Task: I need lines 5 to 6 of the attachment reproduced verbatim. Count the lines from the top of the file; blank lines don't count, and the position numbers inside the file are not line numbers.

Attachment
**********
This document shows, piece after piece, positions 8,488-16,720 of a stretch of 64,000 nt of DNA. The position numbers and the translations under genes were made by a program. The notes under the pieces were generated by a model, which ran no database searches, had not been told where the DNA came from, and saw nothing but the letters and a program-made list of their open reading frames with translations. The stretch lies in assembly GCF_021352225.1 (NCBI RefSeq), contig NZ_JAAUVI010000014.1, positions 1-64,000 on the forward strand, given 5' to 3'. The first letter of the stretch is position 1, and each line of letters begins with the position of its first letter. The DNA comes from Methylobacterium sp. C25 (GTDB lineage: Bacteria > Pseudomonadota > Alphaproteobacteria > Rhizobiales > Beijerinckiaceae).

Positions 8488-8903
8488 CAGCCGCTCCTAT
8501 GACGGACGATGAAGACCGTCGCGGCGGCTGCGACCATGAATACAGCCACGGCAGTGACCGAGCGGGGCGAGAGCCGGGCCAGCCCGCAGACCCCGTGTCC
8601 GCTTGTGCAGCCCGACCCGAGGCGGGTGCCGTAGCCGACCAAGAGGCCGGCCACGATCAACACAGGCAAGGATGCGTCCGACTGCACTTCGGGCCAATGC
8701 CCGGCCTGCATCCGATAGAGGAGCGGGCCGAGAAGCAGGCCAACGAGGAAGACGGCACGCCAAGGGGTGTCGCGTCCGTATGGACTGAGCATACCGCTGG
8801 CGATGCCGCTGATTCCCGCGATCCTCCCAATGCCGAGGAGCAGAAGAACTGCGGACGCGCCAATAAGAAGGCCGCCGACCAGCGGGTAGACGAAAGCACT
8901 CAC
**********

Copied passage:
8601 GCTTGTGCAGCCCGACCCGAGGCGGGTGCCGTAGCCGACCAAGAGGCCGGCCACGATCAACACAGGCAAGGATGCGTCCGACTGCACTTCGGGCCAATGC
8701 CCGGCCTGCATCCGATAGAGGAGCGGGCCGAGAAGCAGGCCAACGAGGAAGACGGCACGCCAAGGGGTGTCGCGTCCGTATGGACTGAGCATACCGCTGG